Tag Archives: Southern life

We Had A Plan

But, “Life is what happens to us while we are making other plans.” Allen Saunders

On Thursday, June 8, our choir headed to Charlotte, North Carolina, to sing the National Anthem at the minor league baseball game between the Charlotte Knights and the Louisville Bats. Since we’d already sung “The Star-Spangled Banner” at one of their games last year, we thought we were familiar with the routine: ride the bus, get off and stand in line at the stadium, wait for a half hour, follow a Knights’ representative down multitudes of hallways, go out through the visitors’ dugout, sing the anthem, find our seats, and enjoy the game.
SBC choir2

We were wrong. Nothing went according to plan. We loaded up the buses and took off on time, but the closer we got to Charlotte, the worse the traffic was. Consequently, we were about half an hour behind our projected arrival time.  Our worship leader was on his phone with his contact, and a police escort was waiting to take us past the fully stopped lines of cars at the stadium. A team representative met us as our busses stopped in the intersection, and she led us around the crowd and into a side door. At that point, we weren’t walking; we were jogging.

We were waived past security and taken directly to the visitors’ dugout, where we were led onto the field. Almost immediately we began to sing, and I must say, it well very well.
SBC Choir
Afterward, people met us to scan our tickets and take us into the stadium seating areas.

About half an hour in, the dark storm cloud that had hovered over the field opened up, and the heavens poured. After only a couple of innings, the field was covered with a tarp, and we decided to go back to Lancaster.
SBC Choir1
I’m glad we went. I’m always happy to gather with my choir friends and sing the National Anthem, and it was fun to be on the Big Board.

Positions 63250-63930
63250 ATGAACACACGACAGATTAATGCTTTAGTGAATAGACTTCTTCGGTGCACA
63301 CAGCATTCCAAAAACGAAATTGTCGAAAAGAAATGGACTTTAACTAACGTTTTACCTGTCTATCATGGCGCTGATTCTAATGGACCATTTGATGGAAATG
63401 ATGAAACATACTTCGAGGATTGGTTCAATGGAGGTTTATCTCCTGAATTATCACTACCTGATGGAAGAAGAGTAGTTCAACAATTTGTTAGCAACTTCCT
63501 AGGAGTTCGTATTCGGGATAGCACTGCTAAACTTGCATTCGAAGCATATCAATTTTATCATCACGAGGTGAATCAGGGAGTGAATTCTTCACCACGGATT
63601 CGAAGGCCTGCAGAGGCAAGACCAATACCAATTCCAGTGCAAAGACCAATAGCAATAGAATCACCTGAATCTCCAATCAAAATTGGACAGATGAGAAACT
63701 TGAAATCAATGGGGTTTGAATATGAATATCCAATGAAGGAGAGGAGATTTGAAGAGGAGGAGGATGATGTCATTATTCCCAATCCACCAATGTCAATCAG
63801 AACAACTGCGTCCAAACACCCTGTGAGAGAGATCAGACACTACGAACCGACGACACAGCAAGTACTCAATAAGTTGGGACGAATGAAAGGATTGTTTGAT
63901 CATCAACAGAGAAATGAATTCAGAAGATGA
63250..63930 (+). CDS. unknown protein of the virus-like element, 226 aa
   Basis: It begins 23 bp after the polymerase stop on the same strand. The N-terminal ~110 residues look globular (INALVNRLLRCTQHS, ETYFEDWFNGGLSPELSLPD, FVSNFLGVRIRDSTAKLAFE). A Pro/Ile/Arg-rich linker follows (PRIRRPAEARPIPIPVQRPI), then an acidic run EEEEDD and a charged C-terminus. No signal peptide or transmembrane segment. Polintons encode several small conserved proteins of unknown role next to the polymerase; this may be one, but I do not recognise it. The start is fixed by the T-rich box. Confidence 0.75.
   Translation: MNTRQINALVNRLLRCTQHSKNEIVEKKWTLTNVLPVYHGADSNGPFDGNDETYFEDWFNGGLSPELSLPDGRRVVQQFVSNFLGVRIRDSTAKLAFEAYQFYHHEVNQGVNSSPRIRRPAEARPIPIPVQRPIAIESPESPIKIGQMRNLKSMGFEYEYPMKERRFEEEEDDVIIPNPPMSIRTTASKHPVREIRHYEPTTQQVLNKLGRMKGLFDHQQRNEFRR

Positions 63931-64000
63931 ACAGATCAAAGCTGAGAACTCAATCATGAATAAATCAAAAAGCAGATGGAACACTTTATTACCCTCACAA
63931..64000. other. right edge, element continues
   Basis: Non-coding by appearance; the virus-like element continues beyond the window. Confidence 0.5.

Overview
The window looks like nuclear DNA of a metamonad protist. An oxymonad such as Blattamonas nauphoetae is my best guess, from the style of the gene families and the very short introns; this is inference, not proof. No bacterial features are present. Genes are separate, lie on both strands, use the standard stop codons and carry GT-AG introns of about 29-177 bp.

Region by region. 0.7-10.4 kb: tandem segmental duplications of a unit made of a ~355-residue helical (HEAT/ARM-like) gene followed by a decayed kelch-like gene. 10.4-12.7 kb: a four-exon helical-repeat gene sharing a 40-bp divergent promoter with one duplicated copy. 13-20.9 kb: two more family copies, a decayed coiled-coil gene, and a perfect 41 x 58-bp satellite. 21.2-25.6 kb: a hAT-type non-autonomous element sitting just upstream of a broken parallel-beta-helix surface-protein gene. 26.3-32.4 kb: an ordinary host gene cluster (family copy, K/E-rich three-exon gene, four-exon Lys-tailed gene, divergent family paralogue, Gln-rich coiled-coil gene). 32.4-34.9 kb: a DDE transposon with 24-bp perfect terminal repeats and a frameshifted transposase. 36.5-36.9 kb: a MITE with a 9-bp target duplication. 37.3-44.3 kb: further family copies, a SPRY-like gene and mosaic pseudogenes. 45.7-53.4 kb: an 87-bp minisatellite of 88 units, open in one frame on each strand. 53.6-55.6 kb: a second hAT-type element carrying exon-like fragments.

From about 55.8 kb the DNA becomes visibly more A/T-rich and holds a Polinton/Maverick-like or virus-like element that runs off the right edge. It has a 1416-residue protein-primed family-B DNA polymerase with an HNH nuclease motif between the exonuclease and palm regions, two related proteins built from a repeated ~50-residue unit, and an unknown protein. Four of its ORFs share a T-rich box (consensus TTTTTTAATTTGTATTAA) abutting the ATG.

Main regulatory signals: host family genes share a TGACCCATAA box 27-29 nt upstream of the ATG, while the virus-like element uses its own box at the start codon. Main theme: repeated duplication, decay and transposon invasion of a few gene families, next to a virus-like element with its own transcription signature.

And since a ballgame was rained out, I think we can now declare it’s officially summer in the South.

Have a blast, y’all! Batter up!

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Southern Fried Austen

Bumfuzzled

Lizzy had just put on a new outfit and come out of the dressing room when Caroline Bingley strutted into the store with a full head of steam, loaded for bear.

Caroline: Charlie! You’re so low you’d steal the nickels off a dead man’s eyes. Why didn’t you tell me the store was open? You must be completely bumfuzzled. You know I wanted first choice of everything, and it’s your store, so I should get it. I’m your sister. Lizzy and Jane aren’t related to you.

Charlie: Tie the tent down. Here comes the wind storm. Caroline, we aren’t open yet.

Caroline: Hey! I like that dress Lizzy’s wearing. Who picked it out for her? I know she didn’t choose that herself. She looks almost pretty in it. Lizzy, take it off. I want to try it on. Red’s one of my colors – not yours. It makes you look like a streetwalker, while I would look elegant in it.

Lost and Confused Signpost

Definitely bumfuzzled.

Lizzy: You can have it, Caroline. I don’t really care. You’re right that I didn’t pick it out.

Caroline: I knew it. Who did? Jane?

Darcy: Georgie and I selected it for Lizzy, and it’s hers. I think she’s stunning in it. She and Jane get first choice of everything. You can come in tomorrow.

Caroline: I heard Charlie owns this store as much as you do.

Charlie: No, Caroline. I don’t. Darcy owns sixty percent, and I own forty. Even if we were equal partners, I wouldn’t overrule him for you.

Caroline: It’s not good to put your girlfriend before your family. Wait ’til I tell Daddy you’ve got more loyalty to your girlfriend than you do to your sister.

Charlie: Go ahead and tell him. Jane and Lizzy aren’t just our girlfriends. They’re the store managers. Employees get first pick of everything.

Caroline: You never gave me a chance to work here. That isn’t fair.

Charlie: You’ve never held a job for more than a few weeks. Uncooked meat has a longer shelf life than you do. We needed people who were dependable and well-liked to manage the place. You fuss with near ‘bout everybody, and your buddies wouldn’t buy clothes in a consignment shop. The girls who will come here won’t want someone waitin’ on them who turns up her nose at everyone who isn’t rich. You must be bumfuzzled to think they would.